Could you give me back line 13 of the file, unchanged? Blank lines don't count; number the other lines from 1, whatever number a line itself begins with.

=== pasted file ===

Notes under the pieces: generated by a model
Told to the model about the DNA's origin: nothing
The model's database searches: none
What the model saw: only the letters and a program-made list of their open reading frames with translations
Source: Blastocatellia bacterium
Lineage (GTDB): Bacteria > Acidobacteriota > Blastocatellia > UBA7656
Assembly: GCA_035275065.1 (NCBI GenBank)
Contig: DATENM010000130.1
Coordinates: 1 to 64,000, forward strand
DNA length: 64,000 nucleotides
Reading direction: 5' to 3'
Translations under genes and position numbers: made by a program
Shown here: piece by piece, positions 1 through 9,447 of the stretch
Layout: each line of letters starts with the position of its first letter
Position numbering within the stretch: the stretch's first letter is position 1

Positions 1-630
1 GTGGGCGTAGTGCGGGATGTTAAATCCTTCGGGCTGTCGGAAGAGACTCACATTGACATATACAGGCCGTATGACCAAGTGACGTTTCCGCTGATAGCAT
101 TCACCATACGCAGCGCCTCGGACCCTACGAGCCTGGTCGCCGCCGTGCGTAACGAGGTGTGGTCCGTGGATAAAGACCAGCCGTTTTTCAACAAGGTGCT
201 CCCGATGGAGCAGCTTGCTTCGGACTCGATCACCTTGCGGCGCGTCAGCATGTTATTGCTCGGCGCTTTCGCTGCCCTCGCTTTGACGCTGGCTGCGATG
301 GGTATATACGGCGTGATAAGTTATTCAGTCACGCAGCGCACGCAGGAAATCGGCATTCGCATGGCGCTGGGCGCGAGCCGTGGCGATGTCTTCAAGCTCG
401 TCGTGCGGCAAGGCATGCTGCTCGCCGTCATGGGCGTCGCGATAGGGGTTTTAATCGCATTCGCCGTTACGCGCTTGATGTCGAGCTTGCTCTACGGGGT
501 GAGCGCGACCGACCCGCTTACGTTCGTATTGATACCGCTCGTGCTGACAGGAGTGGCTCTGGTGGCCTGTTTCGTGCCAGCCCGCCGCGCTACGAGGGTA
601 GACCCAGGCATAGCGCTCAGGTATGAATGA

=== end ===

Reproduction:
Shown here: piece by piece, positions 1 through 9,447 of the stretch